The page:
February 18, 2020

4 Min Read

inside ubisoft

Ubisoft Graduate Program: Essential Tips from Current Ubigrads

On February 10, nine Ubigrads took over the Life At Ubisoft Facebook page to host a special AMA session about the Ubisoft Graduate Program where they shared some information on what it’s like to get first-hand experience in game development at different Ubisoft studios around the world. Below, you’ll find some of the more popular questions and answers from that session (edited for clarity). If you’re interested in applying you can apply here. Applications are due February 29.

[UN] [News] Ubisoft Graduate Program: Essential Tips from Current Ubigrads! - info

What’s the most interesting part of your day?

Toober, Project Manager at Red Lynx: Personally, the most interesting part of my day-to-day work is to absorb, process a lot of information, and then communicate or plan/act accordingly. On my project, I get to work with designers, online programmers, 2D & 3D artists, and other producers. It's very fascinating to see different aspects of game production, and how the teams gel together to work toward a common goal.

[UN] [News] Ubisoft Graduate Program: Essential Tips from Current Ubigrads! - Toober photoToober

How can a Project Manager stand out?

Maëlle, Proect Manager at HQ, Paris: I'd recommend you show that you possess a good knowledge of the industry and the day-to-day realities of project management. Keep up to date with the latest trends shaping the market, watch behind-the-scenes documentaries or look up game devs' post-mortems, Gamasutra and GamesIndustry are good sources for that kind of info! I think that demonstrating, thanks to this knowledge, that I wasn't naive about what I wanted to get into, was an important point to make. Also, as you would for any interview, be sure to show you’re an efficient and reliable communicator.

[UN] [News] Ubisoft Graduate Program: Essential Tips from Current Ubigrads! - MaelleMaëlle

My university background is business and economics and I’ve written both my theses on videogames, would this be useful to me in the Project Management application process?

Maëlle: Plenty of people on the track come from a business management background. Being business-savvy is definitely helpful, as a big part of the role of a Project Manager is to manage and monitor costs/budgets.

How can I stand out as a UX Designer?

Mandy, UX Designer at Ubisoft Singapore: Being able to showcase your problem-solving skills. It’s helpful to be able to see the thinking process you've went through to solve a problem, so even pencil sketches that have evolved into a cleaner mockups would be great!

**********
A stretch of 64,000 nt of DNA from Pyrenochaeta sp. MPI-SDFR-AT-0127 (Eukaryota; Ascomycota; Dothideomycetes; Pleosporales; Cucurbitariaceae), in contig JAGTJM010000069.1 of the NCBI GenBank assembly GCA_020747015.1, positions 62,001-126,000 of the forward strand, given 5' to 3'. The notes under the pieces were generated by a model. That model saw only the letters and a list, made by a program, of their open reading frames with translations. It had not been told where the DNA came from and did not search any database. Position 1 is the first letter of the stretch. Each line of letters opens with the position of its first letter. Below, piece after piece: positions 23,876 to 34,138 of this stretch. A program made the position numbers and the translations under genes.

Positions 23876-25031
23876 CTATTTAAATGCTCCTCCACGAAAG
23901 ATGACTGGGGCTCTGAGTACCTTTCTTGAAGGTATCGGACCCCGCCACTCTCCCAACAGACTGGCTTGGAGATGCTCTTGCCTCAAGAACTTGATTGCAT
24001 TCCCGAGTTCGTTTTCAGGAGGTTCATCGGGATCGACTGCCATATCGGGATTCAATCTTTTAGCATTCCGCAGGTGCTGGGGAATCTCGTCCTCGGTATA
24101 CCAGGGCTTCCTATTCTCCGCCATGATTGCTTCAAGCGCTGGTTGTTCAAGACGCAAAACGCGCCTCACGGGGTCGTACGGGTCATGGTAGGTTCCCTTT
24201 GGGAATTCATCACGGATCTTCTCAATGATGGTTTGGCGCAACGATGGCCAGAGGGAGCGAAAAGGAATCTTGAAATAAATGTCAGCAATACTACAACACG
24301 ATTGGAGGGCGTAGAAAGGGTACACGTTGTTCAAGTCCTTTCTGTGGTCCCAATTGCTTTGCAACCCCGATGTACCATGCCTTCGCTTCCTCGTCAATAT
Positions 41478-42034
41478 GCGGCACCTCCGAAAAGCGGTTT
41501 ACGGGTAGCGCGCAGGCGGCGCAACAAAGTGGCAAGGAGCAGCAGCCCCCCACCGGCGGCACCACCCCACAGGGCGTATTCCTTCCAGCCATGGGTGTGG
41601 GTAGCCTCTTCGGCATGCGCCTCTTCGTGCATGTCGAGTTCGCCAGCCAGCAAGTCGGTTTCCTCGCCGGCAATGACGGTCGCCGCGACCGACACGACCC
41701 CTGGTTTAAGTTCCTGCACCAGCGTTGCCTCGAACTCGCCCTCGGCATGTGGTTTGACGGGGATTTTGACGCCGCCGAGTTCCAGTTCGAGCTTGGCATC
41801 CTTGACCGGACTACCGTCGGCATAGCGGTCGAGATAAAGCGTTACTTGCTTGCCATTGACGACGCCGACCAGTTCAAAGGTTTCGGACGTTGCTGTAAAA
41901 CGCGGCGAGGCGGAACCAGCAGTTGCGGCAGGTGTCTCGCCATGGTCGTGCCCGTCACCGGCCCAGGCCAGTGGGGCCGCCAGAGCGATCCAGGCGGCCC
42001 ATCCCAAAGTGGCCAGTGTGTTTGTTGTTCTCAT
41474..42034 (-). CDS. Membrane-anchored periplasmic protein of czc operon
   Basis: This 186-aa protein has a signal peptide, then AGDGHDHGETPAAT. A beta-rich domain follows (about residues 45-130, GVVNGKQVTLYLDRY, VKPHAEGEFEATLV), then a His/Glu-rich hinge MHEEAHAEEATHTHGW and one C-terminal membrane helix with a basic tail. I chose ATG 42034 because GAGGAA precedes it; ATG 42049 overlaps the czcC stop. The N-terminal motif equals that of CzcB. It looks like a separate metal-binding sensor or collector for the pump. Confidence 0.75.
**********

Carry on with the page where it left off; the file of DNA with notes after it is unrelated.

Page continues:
[UN] [News] Ubisoft Graduate Program: Essential Tips from Current Ubigrads! - mandy wongMandy

What does your typical day look like for the UX team?

Annie, UX Designer at Ubisoft Toronto: My typical day varies a lot. Sometimes I'll be working on wireframes and designs all day, sometimes I'll be going back and forth between other departments for information. It depends on the need of the project at each stage in development and what other departments need from me. There are a lot of asking and answering questions on a daily basis in addition to the design work.

[UN] [News] Ubisoft Graduate Program: Essential Tips from Current Ubigrads! - annie wangAnnie

What kind of responsibilities are gameplay programmers given, do you receive mentorship, and what has Ubisoft done to help give you a voice as a programmer?

Tanja, Gameplay Programmer at Ubisoft Berlin: This can differ across studios, but I started with some simple debugging tasks to get to know the engine and also the code base. From there I met with my manager to discuss the direction I wanted to develop. Aside from this I was given a mentor that I selected, and I would meet with frequently. Additionally, my code is reviewed which allows for great feedback and quick growth.

[UN] [News] Ubisoft Graduate Program: Essential Tips from Current Ubigrads! - tanjaTanja

Regarding your last question, there is always a dialogue between programmers and designers. This means when you have an idea for the game, or a different approach, the feedback is welcome and wanted. This way you not only influence the gameplay but also the design. Ubisoft Berlin is supporting that by setting up surveys and during our meetings we decide ourselves what we want to work on next.

For more information Inside Ubisoft, check out our previous coverage.

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